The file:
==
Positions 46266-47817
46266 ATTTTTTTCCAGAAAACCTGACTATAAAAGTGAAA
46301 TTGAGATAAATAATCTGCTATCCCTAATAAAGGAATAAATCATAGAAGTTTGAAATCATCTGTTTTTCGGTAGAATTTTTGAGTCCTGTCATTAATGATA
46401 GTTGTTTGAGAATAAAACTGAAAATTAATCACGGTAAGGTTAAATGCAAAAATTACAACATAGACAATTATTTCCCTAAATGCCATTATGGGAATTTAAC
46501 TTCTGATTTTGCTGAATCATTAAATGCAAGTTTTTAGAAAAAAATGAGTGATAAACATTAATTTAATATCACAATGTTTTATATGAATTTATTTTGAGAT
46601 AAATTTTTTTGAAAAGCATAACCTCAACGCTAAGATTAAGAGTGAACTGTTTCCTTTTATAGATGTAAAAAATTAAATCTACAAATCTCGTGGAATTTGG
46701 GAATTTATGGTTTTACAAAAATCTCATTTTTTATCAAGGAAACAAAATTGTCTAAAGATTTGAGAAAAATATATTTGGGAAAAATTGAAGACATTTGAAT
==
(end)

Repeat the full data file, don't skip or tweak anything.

Positions 46266-47817
46266 ATTTTTTTCCAGAAAACCTGACTATAAAAGTGAAA
46301 TTGAGATAAATAATCTGCTATCCCTAATAAAGGAATAAATCATAGAAGTTTGAAATCATCTGTTTTTCGGTAGAATTTTTGAGTCCTGTCATTAATGATA
46401 GTTGTTTGAGAATAAAACTGAAAATTAATCACGGTAAGGTTAAATGCAAAAATTACAACATAGACAATTATTTCCCTAAATGCCATTATGGGAATTTAAC
46501 TTCTGATTTTGCTGAATCATTAAATGCAAGTTTTTAGAAAAAAATGAGTGATAAACATTAATTTAATATCACAATGTTTTATATGAATTTATTTTGAGAT
46601 AAATTTTTTTGAAAAGCATAACCTCAACGCTAAGATTAAGAGTGAACTGTTTCCTTTTATAGATGTAAAAAATTAAATCTACAAATCTCGTGGAATTTGG
46701 GAATTTATGGTTTTACAAAAATCTCATTTTTTATCAAGGAAACAAAATTGTCTAAAGATTTGAGAAAAATATATTTGGGAAAAATTGAAGACATTTGAAT